, and the scientific methods used for the detection of pre-laboratory disease. Students will also study how the experience of plague was rendered visually and textually in the artistic and literary works of the time. In other words, the course combines the investigative techniques of three very different disciplines to piece together a complete and multidimensional understanding of what life in plague-era Italy was like.
Upon successful completion of the program, students receive 3 GU undergraduate credits for the following course: HIST-147 / BIOL-268. This course can count for the History major or minor and the Biology major.
Non-Georgetown participants will receive an official transcript from Georgetown for their completion of academic coursework and should discuss transfer of credit with a dean or academic adviser at their home university.
The program includes several organized excursions designed to engage students with major course topics as well as to explore the culture and history of their host country in a direct, hands-on manner. Past excursions have included:
- Day trip to Prato and Pisa
- Day trip to Lucca
- Day trip to Siena
You will live on-site at Georgetown’s historic Villa Le Balze where you will be placed in in double, triple or quadruple rooms with private bathrooms. Visit our website for more information on housing
All meals are provided and included in the program cost, with the exception of Saturday lunch, Saturday dinner and Sunday lunch. The majority of these meals will be provided at the Villa and prepared by our on-site cooks. We are able to accommodate most dietary restrictions and students are encouraged to speak with an advisor if they have any concerns.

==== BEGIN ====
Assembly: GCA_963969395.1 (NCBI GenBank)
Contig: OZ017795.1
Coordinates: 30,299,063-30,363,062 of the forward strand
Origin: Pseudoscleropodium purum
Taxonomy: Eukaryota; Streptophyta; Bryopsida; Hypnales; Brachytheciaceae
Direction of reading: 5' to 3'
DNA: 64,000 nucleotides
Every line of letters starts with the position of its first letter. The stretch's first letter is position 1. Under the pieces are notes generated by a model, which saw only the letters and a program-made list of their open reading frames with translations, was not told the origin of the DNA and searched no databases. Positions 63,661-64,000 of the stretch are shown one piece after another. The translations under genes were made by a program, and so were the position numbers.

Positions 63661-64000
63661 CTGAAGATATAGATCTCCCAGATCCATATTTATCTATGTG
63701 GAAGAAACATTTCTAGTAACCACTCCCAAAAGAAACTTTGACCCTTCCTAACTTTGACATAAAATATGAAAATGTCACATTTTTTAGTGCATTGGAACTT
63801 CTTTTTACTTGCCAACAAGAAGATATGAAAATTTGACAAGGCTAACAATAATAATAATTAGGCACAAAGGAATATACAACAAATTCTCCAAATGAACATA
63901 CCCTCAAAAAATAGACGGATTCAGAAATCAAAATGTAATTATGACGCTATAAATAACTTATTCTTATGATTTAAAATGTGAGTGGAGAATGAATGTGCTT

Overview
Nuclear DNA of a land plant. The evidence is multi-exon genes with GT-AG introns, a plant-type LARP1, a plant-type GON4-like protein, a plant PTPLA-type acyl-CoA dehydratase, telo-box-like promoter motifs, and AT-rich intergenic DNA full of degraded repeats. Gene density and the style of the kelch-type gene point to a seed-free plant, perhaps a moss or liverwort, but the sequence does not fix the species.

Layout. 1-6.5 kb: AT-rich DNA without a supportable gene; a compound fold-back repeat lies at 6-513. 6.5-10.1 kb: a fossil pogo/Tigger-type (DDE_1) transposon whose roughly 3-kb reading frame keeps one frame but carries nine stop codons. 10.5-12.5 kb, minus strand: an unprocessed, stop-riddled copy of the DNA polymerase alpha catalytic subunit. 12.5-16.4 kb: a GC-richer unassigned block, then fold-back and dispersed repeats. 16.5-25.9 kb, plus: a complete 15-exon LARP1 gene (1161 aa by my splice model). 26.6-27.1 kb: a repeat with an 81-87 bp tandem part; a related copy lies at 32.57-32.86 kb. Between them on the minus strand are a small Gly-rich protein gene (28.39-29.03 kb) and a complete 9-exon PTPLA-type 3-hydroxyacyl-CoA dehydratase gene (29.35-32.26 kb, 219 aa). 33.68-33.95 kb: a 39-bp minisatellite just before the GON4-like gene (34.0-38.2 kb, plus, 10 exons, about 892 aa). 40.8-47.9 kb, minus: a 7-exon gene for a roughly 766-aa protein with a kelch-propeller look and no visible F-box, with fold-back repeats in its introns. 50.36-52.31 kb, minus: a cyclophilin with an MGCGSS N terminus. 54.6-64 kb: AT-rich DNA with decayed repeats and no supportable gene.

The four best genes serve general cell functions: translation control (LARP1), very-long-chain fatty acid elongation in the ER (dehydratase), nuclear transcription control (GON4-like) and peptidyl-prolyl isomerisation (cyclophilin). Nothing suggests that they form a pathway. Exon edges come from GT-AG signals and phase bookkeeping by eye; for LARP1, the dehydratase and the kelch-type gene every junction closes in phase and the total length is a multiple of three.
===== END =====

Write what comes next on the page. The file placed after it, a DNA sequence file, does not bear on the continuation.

The program fee for Summer 2019 is $4,995.
This amount, billable to your GU student account, includes: tuition, academic fees, accommodations, some meals, program excursions, local public transportation, and supplemental insurance. The program fee listed above does not include: airfare to/from your program site, passport and visa fees (if applicable), and other individual expenses.
For more information on total costs of this program, please visit the program's budget sheet
The Office of Global Education awards need-based scholarships on a competitive basis to participants on summer study abroad programs. OGE Summer Scholarship awards range from 20% to 50% of billable program cost and are scaled in proportion to program price and demonstrated financial need. Students who are currently receiving financial aid are automatically considered for this scholarship; there is no application process.
OGE advises students to research and pursue a wide range of available funding opportunities. To find scholarships applicable to your program, browse the scholarships section of OGE’s website